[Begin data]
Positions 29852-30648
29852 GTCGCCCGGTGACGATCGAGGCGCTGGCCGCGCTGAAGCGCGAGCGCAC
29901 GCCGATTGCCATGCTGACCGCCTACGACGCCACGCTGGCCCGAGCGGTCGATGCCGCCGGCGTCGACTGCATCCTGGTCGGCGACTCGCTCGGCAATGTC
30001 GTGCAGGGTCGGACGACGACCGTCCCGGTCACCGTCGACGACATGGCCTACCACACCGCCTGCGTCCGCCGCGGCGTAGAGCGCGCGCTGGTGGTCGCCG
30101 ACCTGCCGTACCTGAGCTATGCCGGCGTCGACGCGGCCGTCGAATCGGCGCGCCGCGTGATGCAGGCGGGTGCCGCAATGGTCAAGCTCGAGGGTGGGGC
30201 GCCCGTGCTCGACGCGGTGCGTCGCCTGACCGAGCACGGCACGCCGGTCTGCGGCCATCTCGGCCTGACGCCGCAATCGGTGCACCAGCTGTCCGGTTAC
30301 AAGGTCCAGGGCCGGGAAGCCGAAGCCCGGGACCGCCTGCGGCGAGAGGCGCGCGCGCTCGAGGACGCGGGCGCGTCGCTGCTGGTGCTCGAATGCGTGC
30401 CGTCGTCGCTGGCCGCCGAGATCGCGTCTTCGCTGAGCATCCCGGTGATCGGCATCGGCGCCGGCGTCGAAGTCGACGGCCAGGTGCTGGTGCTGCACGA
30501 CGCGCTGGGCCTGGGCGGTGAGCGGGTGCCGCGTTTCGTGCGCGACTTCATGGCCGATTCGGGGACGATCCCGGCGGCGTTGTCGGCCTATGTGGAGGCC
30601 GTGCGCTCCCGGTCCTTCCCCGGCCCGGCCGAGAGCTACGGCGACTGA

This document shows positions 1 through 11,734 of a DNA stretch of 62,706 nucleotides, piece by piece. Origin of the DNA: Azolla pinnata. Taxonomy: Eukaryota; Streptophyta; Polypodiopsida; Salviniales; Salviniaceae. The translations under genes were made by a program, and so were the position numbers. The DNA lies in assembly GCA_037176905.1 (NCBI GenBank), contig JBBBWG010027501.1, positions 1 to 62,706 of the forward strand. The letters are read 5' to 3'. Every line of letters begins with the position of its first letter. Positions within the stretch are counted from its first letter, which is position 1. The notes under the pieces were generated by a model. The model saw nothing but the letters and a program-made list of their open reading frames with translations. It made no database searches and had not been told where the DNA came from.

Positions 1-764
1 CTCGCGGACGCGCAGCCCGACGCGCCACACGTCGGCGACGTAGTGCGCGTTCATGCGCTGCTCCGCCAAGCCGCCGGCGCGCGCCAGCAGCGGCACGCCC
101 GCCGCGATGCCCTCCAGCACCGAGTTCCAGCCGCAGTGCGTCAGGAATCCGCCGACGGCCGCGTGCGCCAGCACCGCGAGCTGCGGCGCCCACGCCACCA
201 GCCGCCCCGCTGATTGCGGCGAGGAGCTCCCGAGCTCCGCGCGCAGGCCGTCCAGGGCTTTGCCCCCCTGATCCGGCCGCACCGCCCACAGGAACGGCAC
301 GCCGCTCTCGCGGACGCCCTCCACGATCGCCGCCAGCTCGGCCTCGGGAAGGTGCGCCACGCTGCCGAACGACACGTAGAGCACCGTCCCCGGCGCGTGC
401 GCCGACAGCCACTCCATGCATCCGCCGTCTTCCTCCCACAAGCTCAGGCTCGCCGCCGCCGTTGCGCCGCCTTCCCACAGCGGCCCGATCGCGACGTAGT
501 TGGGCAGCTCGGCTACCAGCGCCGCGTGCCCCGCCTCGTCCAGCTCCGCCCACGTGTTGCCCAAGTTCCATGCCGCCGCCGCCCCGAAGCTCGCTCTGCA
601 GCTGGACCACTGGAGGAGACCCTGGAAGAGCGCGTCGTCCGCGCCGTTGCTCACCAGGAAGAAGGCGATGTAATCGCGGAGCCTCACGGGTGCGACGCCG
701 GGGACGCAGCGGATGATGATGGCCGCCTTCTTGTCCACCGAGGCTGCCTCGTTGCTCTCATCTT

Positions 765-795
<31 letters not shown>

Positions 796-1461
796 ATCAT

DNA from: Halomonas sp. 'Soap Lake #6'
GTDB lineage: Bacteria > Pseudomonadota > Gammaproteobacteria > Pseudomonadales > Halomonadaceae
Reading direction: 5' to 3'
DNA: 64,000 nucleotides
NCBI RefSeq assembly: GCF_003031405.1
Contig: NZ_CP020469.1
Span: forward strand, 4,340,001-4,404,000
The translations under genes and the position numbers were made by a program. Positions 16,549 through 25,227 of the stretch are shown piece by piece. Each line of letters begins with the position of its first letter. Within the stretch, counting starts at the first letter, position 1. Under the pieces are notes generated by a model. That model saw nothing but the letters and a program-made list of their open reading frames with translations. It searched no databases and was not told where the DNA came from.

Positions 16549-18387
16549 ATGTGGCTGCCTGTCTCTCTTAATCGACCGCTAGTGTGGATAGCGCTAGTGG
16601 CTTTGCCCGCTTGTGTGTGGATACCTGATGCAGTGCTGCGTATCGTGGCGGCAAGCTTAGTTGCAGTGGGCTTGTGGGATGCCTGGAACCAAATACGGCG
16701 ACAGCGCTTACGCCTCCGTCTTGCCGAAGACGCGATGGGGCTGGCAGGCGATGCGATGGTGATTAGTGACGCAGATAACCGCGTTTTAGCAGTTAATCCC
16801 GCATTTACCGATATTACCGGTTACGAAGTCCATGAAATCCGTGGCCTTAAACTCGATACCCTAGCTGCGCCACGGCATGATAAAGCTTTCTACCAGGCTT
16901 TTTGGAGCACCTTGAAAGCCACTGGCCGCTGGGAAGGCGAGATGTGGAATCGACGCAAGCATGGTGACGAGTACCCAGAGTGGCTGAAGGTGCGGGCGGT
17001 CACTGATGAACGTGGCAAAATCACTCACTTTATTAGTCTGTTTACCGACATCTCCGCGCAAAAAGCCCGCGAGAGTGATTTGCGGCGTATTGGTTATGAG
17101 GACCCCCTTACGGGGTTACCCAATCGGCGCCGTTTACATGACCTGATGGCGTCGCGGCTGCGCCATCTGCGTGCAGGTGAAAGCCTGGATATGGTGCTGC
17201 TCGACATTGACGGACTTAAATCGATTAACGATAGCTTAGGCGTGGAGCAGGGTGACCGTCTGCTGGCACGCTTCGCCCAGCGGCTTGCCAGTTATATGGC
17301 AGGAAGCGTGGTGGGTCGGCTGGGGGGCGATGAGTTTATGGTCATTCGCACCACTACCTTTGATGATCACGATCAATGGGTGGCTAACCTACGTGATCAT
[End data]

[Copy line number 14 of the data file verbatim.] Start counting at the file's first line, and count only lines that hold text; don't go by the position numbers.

101 GCCGCGATGCCCTCCAGCACCGAGTTCCAGCCGCAGTGCGTCAGGAATCCGCCGACGGCCGCGTGCGCCAGCACCGCGAGCTGCGGCGCCCACGCCACCA